Holiday survival guide

With Halloween candy approaching critical mass, turkey and stuffing right around the corner, and the boozin' and snoozin' season soon to follow, you got a hefty problem on your hands. If you've been working hard all year to get in shape, don't let the Santa deliver you a sackful of fat along with your presents!


It all starts with "Awareness"



How can you create more awareness of your attitude, eating, and exercise habits? And, when you look at these areas of your life how satisfied are you?


If you feel like you have room for improvement, write down the internal or external obstacles that are in your way. After coming up with a plan to overcome your roadblocks, tear up, throw away, or delete your obstacles.

Remember...
“Do what you can, with what you have, where you are” -Anonymous


Step 1: Attitude

“Champions in any field have made a habit of doing what others find boring or uncomfortable” –Anonymous

Whether it scheduling time to go to the gym, packing snacks before heading out of the house, or breaking the couch’s gravitational pull, the process of getting into shape takes a daily commitment to seemingly mundane tasks. Thanks to dramatic before and after pictures which reduce weeks and months of effort into a single frame, we are conditioned to expect “quick” and “easy” results. Purveyors of such interventions often promise that taking a pill, doing an exercise, or eliminating one food group will deliver profound change without a challenge. Our nations growing obesity epidemic is a testament to the ineffectiveness of these methods although that has not dissuaded unscrupulous members of the Fitness Industry from making substantial if ill begotten profits.

Consider for a moment the most rewarding aspects of your current life. Predictably, what you find most rewarding is also that which has consistently challenged you to overcome both internal and external obstacles. The moment to moment journey transformed you in some profound way that could not have happened if you had simply skipped from “A” to “B”.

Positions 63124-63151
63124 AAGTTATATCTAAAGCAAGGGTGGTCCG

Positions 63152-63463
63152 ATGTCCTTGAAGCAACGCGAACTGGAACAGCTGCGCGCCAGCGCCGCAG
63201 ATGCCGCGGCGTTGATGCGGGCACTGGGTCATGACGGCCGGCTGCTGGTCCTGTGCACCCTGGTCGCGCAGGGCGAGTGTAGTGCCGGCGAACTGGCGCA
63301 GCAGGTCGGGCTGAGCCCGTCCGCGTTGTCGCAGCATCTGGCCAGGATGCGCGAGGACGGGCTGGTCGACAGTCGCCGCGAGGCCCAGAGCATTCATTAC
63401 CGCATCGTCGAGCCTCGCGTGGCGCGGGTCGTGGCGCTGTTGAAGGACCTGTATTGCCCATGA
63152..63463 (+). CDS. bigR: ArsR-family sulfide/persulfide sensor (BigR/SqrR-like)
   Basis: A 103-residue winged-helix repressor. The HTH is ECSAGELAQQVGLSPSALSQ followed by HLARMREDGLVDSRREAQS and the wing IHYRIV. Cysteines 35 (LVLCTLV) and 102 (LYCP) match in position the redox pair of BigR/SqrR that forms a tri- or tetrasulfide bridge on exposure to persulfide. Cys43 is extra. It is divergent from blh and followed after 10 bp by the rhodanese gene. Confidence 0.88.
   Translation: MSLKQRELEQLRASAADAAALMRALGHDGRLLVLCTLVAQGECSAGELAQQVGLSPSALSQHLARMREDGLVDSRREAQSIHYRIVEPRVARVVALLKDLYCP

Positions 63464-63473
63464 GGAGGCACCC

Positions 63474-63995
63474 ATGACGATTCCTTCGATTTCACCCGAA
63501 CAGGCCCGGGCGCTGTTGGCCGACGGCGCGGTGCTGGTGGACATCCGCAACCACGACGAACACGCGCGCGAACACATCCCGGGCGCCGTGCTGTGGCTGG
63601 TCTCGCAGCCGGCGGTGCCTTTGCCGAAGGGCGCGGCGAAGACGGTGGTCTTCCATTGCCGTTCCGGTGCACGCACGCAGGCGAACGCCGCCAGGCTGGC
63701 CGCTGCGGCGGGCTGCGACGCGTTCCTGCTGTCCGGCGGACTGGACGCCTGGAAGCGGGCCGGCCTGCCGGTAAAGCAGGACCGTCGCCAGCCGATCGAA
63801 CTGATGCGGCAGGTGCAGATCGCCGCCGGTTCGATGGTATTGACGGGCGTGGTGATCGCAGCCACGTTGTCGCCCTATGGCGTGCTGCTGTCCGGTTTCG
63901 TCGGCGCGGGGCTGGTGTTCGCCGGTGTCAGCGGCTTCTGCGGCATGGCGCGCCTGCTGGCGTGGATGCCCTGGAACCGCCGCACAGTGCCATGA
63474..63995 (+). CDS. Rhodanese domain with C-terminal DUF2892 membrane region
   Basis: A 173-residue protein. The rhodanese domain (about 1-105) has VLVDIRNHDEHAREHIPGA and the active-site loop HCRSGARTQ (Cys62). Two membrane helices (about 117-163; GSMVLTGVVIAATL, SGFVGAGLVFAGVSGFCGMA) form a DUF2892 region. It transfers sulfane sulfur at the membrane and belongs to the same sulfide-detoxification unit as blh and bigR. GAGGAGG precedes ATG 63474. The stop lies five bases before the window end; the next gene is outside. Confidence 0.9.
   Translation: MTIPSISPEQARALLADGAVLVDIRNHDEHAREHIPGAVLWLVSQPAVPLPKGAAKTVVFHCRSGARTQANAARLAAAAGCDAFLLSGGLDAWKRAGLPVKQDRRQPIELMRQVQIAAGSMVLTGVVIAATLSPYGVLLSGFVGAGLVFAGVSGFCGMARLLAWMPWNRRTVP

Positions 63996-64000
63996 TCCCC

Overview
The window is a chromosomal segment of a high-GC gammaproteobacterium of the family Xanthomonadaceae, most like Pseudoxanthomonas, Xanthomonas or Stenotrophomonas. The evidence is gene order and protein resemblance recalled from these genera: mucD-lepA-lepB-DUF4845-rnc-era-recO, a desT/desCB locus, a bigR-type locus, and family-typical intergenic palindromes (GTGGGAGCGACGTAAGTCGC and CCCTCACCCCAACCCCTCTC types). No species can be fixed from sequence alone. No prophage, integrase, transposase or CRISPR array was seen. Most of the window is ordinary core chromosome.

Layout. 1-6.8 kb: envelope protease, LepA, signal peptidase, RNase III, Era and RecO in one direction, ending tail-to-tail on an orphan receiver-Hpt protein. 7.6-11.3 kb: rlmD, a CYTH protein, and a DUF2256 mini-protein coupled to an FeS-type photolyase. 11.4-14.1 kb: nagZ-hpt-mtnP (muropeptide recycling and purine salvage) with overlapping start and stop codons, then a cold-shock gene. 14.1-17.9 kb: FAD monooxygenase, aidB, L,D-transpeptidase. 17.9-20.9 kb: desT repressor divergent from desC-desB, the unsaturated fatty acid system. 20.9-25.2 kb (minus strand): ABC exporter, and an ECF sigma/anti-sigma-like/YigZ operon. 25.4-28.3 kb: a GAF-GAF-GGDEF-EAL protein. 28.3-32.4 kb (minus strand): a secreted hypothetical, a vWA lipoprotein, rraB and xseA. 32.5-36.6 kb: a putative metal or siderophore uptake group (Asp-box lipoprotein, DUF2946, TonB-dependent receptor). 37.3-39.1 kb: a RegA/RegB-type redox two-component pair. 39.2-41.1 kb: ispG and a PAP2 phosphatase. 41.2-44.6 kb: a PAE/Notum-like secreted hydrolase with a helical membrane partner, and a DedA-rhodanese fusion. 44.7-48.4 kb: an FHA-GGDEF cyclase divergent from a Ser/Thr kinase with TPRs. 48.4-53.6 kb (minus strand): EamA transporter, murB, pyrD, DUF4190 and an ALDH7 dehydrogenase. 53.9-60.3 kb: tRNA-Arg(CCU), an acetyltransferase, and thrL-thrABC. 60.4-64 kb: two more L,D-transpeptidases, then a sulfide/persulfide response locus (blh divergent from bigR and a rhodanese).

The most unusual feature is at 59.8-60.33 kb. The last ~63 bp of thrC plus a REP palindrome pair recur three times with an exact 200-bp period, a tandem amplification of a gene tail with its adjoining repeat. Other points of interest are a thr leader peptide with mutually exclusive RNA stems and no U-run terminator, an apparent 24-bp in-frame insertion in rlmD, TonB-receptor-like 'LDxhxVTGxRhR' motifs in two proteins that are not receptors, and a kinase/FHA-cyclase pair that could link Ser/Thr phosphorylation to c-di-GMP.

Imagine the following scenario. After having a baby, you sent your child to be cared for by total strangers. On the child's 18th birthday you were then presented with the “results.” This young adult represents all the qualities that you consider “ideal”. What would your relationship to the child be? Aside from donating a handful of genes and financing it’s upbringing, you would have little connection to the person standing before you. The “results” would be meaningless. The outcome of this scenario is obvious, so why then is it not equally obvious that buying into “quick” and “easy” fitness programs destines you to failure.

So, rather than myopically focusing on the mythical “goal” of immediate results, take some time to consider the journey. Although fraught with challenges, set-backs, and unpredictability, the road will be rich with rewards.


Step 2: Nutrition


Calorically dense and delicious, holiday foodstuffs are a force to be reckoned with. While avoidance is all but impossible, you can strike an acceptable balance between abstinence and indulgence if you follow some simple steps.

Step 1: Don't diet before dinner.
A preemptive purge will usually lead to binging. Eat normally right up to feast time (i.e. don't skip breakfast on Thanksgiving day!) and you'll have an easier time eating a reasonable amount without the added guilt of "blowing it".

Step 2: Exercise after.
A nice walk after dinner will get you away from the dessert table and help aid in digestion.

Step 3: Pile up the veggies. Pile your plate with salads, green beans (not the casserole!), sweet potatoes (again not the casserole!), cranberries (fresh not canned), and other nutrient dense noshes. These will help fill you up without all the excess calories and help keep portions of turkey, stuffing, mashed potatoes, etc, in check.


Cup O Christmas


This easy-to-prepare snack wraps protein, slow-burning carbohydrates, and healthy fats in a delicious package. The fall flavors evoke the tastes of the holidays without ruining your waistline. As long as it’s kept cold, this snack also keeps very well making it great on the go.